British consumer spending increased at the slowest annual pace slowest in the first three months of 2017, in a further sign that one of the economy’s main engines is losing steam as Brexit preparations begin.
The survey by payment card company Visa may also undermine sterling.
Visa said real-terms spending increased 0.9% year-on-year in the three months to March, the weakest calendar-quarter performance since late 2013 and down from 2.7% in the last quarter of 2016.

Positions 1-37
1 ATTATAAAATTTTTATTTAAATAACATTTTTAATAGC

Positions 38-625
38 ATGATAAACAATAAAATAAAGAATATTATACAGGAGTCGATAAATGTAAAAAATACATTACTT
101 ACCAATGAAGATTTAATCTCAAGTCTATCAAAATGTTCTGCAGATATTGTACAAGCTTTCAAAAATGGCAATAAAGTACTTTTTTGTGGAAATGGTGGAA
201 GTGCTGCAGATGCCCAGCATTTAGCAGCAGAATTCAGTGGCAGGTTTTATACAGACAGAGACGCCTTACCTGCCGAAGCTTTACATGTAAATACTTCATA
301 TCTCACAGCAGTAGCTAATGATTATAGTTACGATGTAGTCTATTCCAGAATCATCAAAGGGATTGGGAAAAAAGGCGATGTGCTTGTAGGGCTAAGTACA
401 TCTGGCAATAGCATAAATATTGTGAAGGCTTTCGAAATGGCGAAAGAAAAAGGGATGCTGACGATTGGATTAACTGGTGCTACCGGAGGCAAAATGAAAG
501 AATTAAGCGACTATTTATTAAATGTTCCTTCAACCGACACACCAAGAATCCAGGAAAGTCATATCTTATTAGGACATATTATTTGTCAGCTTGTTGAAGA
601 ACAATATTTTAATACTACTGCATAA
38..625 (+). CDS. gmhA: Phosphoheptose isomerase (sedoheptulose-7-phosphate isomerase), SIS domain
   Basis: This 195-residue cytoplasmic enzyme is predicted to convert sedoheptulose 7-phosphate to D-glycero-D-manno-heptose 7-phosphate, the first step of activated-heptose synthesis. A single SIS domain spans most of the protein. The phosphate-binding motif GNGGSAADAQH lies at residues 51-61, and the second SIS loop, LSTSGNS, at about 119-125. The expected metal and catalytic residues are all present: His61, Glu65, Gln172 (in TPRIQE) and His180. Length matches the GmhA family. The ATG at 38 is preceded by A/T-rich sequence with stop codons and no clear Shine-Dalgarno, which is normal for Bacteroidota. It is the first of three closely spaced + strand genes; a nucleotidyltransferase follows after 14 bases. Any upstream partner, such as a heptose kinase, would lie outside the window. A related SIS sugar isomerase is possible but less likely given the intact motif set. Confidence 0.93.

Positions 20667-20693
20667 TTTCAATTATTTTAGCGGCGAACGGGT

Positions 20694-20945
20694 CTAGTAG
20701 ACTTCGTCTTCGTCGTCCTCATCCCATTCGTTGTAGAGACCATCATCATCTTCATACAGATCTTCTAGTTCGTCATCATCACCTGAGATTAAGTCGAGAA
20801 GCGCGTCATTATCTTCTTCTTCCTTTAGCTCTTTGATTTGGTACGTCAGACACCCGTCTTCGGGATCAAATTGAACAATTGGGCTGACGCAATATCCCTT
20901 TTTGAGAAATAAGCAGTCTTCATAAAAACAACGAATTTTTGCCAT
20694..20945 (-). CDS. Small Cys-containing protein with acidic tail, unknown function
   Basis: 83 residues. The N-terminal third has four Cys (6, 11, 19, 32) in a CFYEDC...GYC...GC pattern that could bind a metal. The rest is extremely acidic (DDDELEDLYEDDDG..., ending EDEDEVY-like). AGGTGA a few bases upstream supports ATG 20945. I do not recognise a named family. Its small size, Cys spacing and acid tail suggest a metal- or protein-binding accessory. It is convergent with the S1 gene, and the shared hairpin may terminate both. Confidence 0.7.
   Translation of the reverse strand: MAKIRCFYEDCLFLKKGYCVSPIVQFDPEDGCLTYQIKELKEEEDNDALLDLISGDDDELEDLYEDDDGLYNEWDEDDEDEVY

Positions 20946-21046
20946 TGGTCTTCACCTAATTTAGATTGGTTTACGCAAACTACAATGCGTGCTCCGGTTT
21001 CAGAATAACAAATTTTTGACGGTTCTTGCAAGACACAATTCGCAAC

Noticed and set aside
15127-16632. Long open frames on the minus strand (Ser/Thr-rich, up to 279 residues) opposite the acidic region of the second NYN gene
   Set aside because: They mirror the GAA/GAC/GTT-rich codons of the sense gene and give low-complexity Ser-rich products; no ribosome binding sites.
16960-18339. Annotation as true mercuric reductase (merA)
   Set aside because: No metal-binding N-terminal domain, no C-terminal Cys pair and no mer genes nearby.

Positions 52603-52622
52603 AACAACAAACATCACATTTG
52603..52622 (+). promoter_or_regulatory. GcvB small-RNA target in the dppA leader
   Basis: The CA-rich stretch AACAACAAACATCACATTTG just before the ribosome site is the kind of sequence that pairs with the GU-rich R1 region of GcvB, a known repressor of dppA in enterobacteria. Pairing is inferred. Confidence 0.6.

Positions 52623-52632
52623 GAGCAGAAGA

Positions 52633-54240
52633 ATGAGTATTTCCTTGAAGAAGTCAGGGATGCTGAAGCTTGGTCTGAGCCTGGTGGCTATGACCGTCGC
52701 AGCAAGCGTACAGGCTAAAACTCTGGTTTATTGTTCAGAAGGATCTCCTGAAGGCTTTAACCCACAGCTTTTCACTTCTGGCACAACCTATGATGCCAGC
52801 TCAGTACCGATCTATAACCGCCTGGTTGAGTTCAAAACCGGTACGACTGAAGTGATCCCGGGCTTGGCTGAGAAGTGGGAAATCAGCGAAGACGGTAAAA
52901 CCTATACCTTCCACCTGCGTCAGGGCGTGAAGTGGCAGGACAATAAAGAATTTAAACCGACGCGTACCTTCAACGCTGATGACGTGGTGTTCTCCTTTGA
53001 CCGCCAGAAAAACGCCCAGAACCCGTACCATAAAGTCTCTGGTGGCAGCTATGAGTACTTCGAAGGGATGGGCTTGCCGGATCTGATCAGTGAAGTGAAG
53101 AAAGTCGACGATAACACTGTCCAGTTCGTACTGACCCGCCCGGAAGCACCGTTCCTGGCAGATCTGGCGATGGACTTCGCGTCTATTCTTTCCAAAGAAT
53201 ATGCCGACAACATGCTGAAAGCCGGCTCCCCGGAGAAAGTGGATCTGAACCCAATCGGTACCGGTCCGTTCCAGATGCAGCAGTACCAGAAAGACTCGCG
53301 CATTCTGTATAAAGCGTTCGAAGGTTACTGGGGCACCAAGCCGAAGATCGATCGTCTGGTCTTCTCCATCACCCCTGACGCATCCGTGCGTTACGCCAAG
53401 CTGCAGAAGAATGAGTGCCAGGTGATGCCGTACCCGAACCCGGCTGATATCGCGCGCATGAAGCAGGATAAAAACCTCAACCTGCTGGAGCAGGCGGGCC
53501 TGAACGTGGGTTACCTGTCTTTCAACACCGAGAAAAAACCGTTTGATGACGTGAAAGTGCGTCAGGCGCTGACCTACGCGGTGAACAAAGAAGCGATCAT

In March alone, spending dropped 0.7% compared with the previous month, after being flat in February. The survey adds to a growing mass of indicators showing that rising inflation — caused in part by the pound’s post-Brexit vote tumble — is crimping consumer spending, just as Prime Minister Theresa May begins the UK’s EU divorce talks.
“Our data suggests that consumer spending is beginning to slow from the strong levels seen in late 2016, as rising prices increasingly squeeze household purchasing power,” said Kevin Jenkins, UK and Ireland managing director at Visa.